Tuesday, September 24, 2013 5:00 pm
Cops: Wounded gang member behind Chicago shooting
By JASON KEYSERAssociated Press
Thursday night's attack at a basketball court on Chicago's southwest side did injure several gang members. But the rapid spray of bullets also struck bystanders in a shooting that has again focused national attention on gang bloodshed in the nation's third-largest city.
Authorities announced Tuesday that four men have been charged, including the suspected primary shooter, a second man accused of firing a .22-caliber revolver, a lookout and the man prosecutors say supplied the assault rifle.
A judge denied bail for the group, who appeared lined up in court still wearing the street clothes they had on when they were arrested. Each is charged with attempted murder and aggravated battery with a firearm, though additional charges were expected. A defense attorney said each of the four denied the charges, and one of their mothers cried in the second row of the gallery.
"There's a super-heated group of individuals who are involved in gun violence as both victims and offenders," police Superintendent Garry McCarthy said at a news conference. "And in this case we've got them both wrapped into one.
"This individual was a victim of gun violence and then became the offender," he said of the man authorities say was the central player in the shooting.
Bryon Champ and his co-defendants are members of the Blackstones gang, prosecutors said. After Champ was grazed by gunfire from a rival gang member, co-defendant Brad Jett, 22, went on a scouting mission to find members of the rival Gangster Disciples and spotted several of them in the Cornell Square Park, the Cook County State's Attorney's Office said.
A pickup basketball game was underway and the park was crowded with neighborhood residents out late enjoying one of the last warm nights of summer.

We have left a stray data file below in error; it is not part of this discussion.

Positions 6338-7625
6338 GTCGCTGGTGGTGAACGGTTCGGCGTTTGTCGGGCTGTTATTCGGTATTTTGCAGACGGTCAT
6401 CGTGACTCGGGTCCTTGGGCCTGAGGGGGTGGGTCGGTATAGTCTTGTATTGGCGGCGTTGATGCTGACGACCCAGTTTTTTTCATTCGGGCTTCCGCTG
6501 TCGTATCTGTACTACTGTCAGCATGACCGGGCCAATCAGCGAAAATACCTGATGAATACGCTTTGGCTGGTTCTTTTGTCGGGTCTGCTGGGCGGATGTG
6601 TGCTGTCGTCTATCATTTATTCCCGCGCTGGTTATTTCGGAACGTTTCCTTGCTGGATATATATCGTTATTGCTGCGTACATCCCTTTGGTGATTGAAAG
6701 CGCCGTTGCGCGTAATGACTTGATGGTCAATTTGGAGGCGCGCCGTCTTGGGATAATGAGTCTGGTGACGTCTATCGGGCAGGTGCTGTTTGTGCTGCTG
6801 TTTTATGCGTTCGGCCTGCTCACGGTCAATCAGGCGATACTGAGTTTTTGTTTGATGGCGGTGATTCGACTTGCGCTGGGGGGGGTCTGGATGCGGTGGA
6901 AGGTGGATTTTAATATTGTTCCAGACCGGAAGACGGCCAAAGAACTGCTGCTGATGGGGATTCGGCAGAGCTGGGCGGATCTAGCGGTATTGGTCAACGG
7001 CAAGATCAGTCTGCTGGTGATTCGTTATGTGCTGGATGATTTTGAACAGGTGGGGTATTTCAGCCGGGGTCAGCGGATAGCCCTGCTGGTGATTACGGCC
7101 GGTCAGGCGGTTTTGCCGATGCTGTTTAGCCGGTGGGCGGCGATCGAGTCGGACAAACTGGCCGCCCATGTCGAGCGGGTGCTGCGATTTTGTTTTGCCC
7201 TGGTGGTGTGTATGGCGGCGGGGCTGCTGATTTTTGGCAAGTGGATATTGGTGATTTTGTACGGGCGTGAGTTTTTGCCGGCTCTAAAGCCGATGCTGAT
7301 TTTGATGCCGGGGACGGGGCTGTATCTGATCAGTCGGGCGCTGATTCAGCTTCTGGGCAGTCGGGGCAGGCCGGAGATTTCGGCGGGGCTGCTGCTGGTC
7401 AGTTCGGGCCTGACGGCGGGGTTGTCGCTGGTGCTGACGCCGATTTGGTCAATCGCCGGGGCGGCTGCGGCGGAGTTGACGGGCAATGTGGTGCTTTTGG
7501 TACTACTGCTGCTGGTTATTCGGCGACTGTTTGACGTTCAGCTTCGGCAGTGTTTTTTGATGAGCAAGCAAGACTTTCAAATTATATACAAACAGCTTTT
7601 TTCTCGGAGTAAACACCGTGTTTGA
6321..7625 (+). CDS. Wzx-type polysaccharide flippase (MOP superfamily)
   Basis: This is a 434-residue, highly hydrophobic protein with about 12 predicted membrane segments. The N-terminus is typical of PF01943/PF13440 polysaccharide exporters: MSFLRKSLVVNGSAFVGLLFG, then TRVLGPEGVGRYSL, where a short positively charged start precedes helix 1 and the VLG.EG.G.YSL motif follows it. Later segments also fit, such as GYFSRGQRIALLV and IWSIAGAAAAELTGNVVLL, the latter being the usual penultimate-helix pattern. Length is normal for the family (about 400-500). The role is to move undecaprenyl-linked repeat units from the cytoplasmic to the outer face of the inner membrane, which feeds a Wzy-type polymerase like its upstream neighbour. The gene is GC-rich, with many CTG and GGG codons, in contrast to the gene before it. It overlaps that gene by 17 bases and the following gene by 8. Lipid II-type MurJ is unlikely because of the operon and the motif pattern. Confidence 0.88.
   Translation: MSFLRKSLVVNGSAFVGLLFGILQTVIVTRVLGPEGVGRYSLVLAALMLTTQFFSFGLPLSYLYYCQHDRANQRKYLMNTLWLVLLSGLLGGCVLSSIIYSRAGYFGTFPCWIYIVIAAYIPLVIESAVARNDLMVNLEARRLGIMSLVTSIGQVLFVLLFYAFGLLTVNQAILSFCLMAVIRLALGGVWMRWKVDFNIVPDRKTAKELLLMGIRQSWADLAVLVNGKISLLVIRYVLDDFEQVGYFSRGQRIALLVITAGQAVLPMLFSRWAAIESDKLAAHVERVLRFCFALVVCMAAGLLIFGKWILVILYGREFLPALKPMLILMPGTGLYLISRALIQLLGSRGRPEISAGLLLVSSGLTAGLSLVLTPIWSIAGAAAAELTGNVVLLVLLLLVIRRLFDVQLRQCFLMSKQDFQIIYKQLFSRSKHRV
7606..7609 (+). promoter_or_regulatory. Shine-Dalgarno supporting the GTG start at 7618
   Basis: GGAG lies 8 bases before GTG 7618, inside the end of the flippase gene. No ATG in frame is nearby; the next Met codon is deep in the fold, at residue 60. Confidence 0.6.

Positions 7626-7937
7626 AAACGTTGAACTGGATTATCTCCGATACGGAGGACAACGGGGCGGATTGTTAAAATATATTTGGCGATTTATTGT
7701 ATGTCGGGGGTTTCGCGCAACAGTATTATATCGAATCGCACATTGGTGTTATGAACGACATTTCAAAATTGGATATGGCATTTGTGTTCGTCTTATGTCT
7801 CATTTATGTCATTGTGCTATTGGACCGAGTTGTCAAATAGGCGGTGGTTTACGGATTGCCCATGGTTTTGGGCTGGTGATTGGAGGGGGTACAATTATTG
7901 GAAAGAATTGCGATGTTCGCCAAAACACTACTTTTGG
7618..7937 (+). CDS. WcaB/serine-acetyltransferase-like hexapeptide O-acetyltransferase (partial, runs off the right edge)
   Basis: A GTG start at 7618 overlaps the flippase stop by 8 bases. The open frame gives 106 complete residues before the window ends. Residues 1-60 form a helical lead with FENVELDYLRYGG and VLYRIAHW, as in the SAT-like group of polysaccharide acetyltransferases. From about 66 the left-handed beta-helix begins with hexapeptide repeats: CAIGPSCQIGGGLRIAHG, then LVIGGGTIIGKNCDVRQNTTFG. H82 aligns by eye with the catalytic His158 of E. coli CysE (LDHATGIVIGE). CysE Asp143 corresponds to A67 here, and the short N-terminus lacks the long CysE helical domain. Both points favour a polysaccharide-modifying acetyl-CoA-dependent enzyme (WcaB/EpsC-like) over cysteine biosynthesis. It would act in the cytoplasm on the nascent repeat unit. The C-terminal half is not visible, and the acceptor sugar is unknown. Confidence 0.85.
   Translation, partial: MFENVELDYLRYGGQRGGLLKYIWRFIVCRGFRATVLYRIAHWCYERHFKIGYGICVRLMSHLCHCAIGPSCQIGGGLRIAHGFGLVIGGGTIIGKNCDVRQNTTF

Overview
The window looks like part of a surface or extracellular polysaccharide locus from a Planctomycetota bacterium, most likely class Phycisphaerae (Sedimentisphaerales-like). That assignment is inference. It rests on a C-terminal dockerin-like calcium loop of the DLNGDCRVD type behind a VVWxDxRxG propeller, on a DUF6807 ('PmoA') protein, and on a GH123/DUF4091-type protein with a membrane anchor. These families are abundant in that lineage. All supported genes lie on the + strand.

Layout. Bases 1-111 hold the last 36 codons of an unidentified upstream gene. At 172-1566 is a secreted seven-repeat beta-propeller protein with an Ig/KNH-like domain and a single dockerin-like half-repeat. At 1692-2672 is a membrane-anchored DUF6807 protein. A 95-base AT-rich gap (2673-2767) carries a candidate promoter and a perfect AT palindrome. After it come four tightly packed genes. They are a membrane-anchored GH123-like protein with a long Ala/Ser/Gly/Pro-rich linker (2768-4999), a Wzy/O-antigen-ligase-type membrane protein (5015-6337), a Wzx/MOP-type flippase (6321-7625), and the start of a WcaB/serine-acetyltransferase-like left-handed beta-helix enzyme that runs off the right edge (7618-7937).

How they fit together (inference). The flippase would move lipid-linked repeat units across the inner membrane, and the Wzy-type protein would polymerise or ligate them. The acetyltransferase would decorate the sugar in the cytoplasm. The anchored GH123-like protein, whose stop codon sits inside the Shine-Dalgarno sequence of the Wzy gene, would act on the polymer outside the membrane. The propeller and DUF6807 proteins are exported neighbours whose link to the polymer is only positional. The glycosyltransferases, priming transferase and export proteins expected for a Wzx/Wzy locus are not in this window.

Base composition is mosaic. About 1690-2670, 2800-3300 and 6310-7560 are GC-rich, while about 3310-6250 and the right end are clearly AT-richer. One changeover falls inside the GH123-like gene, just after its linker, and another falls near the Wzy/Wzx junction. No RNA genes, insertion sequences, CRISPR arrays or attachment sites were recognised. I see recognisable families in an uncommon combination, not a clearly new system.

A third suspect, Kewane Gatewood, 20, who had kept the assault rifle under his bed for several months, deposited the weapon in a stash house where Champ then picked it up, Cook County State's Attorney John Dillon said in court Tuesday.
Twenty-two-year-old Tabari Young, a second gunman armed with a revolver, joined Jett and Champ, and the men drove to the park, tailed by another car meant to provide cover from police and rival gang members, prosecutors said.
With Jett serving as lookout in a gangway leading the park, the other two men got out on foot and opened fire, prosecutors say. At least 14 rounds were fired from the AK-47-style rifle, a weapon that authorities say has rarely been used in Chicago.
One bullet struck 3-year-old Deonta Howard just behind his right ear and exited from his face. He has had surgery and is recovering but is expected to need plastic surgery.
Two teenagers were also among the wounded.
The assailants then got back in the car and fled.
Police gave a slightly different account, saying Young was armed with the assault rifle and Champ with another weapon. In another difference, McCarthy said detectives believed there were no individual intended targets and that the assailants hit the park because it was part of territory controlled by the Gangster Disciples.
Neither the police nor the state's attorney's office could immediately reconcile the differing accounts.
The two guns have not been recovered, prosecutors said.
Authorities say Young has more than a dozen previous arrests and have described Champ as a felon and a documented gang member.
Champ, who was convicted in July 2012 of unlawful use of a weapon by a felon, was previously sentenced to Cook County Jail's boot camp.
McCarthy and Mayor Rahm Emanuel cited the charges and Champ's record to reiterate their demands for tougher gun laws in Illinois.
"We need a three-year minimum penalty for illegally carrying a gun on our streets," Emanuel said. "One of the shooters should have been behind bars rather than in Cornell Park on Thursday night."
McCarthy said the investigation continues and more people could be charged.
Police had recorded 306 murders and 1,402 shootings this year in Chicago as of Sept. 15, down 20 and 22 percent, respectively, from the same period in 2012. Police say overall violent crime is down about 15 percent, according to figures released Monday.